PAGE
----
Having refused government demands that they move to a reservation, a small band of Nez Perce Indians clash with the U.S. Army near the Big Hole River in Montana.
The conflict between the U.S. government and the Nez Perce was one of the most tragic of the many Indian wars of the 19th century. Beginning with the tribe’s first contact with the explorers Meriwether Lewis and William Clark, the peaceful Nez Perce had befriended and cooperated with the Americans. Even when hordes of white settlers began to flood into their homelands along the Snake River (around the present-day intersection of the Oregon, Washington, and Idaho state borders), most of the Nez Perce peacefully moved to a reservation.
However, about a quarter of the Nez Perce, most of them stockmen and buffalo hunters, refused to accept internment on a reservation. Government pressure to force these last resisters to comply finally led to the outbreak of the Nez Perce War of 1877. A small band of warriors—never more than 145 men, though burdened with about 500 noncombatants—fought U.S. soldiers at four major battles.
The third battle of the Nez Perce War occurred on this day in 1877. Fleeing eastward with hopes of escaping to Canada, the Nez Perce made camp in the Big Hole Basin in present-day western Montana. At 3:30 a.m., Colonel John Gibbon attacked the sleeping Indians with a force of 183 men. Raking the Indian lodges with withering rifle fire, the soldiers initially seemed to be victorious. The Nez Perce, however, soon counterattacked from concealed positions in the surrounding hills. After four days of sporadic fighting, the Nez Perce withdrew.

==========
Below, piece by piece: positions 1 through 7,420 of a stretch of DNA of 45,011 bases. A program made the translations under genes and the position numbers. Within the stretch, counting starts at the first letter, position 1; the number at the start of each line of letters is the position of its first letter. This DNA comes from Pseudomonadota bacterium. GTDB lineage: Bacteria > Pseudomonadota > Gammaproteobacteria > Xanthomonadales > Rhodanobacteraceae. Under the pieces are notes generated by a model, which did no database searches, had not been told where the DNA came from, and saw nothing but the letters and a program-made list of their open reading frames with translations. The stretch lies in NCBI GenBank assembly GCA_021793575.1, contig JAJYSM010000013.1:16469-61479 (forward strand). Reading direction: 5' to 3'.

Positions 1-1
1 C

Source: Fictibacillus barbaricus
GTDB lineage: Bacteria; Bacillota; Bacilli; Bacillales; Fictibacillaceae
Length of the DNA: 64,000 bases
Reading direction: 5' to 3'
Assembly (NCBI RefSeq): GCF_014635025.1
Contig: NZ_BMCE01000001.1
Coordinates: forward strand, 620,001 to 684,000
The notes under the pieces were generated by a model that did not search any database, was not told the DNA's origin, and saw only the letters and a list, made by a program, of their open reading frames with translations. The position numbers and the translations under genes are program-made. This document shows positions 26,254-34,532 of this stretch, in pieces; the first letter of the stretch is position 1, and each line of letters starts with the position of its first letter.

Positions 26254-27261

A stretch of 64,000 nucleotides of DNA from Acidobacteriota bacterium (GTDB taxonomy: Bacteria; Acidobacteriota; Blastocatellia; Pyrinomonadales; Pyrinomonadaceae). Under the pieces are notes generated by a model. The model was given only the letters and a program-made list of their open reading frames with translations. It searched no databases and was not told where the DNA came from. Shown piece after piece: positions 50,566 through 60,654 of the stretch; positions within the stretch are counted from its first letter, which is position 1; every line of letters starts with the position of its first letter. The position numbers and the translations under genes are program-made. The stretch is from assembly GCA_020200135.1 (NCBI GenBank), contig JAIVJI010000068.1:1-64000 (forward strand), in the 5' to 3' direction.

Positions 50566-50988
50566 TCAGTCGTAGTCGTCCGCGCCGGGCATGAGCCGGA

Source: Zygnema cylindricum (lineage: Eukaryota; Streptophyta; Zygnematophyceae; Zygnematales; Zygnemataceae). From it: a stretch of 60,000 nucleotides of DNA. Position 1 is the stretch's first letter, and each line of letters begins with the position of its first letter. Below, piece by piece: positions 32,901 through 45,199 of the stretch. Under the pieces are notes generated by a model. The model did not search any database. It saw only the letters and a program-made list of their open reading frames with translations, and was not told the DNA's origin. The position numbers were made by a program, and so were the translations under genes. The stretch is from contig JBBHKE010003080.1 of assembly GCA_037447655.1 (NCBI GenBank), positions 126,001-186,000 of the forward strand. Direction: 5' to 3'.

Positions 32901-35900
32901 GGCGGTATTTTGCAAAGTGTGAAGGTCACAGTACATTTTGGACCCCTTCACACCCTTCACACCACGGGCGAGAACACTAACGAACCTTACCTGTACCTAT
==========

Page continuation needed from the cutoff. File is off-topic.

Both sides suffered serious casualties. The soldiers lost 29 men with 40 wounded. The army body count found 89 Nez Perce dead, mostly women and children. The battle dealt the Nez Perce a grave, though not fatal, blow. The remaining Indians were able to escape, and they headed northeast towards Canada. Two months later, on October 5, Colonel Nelson Miles decisively defeated the Nez Perce at the Battle of the Bear Paw Mountains. Those who were not killed surrendered and reluctantly agreed to return to the reservation. The Nez Perce were only 40 miles short of the Canadian border.